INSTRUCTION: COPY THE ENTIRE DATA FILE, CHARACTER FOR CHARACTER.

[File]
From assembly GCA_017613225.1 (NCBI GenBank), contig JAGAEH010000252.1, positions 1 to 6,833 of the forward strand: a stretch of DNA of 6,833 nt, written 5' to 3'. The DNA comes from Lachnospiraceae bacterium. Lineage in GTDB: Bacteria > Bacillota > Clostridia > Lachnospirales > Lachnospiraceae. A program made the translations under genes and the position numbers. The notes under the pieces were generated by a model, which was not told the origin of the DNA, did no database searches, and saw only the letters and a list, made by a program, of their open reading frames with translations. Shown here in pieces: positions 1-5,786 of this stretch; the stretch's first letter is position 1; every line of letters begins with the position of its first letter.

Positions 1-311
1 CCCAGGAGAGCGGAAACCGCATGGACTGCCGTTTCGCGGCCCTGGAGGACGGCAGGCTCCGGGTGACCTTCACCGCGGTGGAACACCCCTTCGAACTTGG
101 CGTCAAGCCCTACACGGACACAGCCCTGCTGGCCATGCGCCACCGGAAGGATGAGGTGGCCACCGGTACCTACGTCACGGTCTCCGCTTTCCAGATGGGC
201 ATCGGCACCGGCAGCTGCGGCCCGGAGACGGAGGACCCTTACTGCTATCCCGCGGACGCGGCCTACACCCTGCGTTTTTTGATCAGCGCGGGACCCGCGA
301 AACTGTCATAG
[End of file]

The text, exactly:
From assembly GCA_017613225.1 (NCBI GenBank), contig JAGAEH010000252.1, positions 1 to 6,833 of the forward strand: a stretch of DNA of 6,833 nt, written 5' to 3'. The DNA comes from Lachnospiraceae bacterium. Lineage in GTDB: Bacteria > Bacillota > Clostridia > Lachnospirales > Lachnospiraceae. A program made the translations under genes and the position numbers. The notes under the pieces were generated by a model, which was not told the origin of the DNA, did no database searches, and saw only the letters and a list, made by a program, of their open reading frames with translations. Shown here in pieces: positions 1-5,786 of this stretch; the stretch's first letter is position 1; every line of letters begins with the position of its first letter.

Positions 1-311
1 CCCAGGAGAGCGGAAACCGCATGGACTGCCGTTTCGCGGCCCTGGAGGACGGCAGGCTCCGGGTGACCTTCACCGCGGTGGAACACCCCTTCGAACTTGG
101 CGTCAAGCCCTACACGGACACAGCCCTGCTGGCCATGCGCCACCGGAAGGATGAGGTGGCCACCGGTACCTACGTCACGGTCTCCGCTTTCCAGATGGGC
201 ATCGGCACCGGCAGCTGCGGCCCGGAGACGGAGGACCCTTACTGCTATCCCGCGGACGCGGCCTACACCCTGCGTTTTTTGATCAGCGCGGGACCCGCGA
301 AACTGTCATAG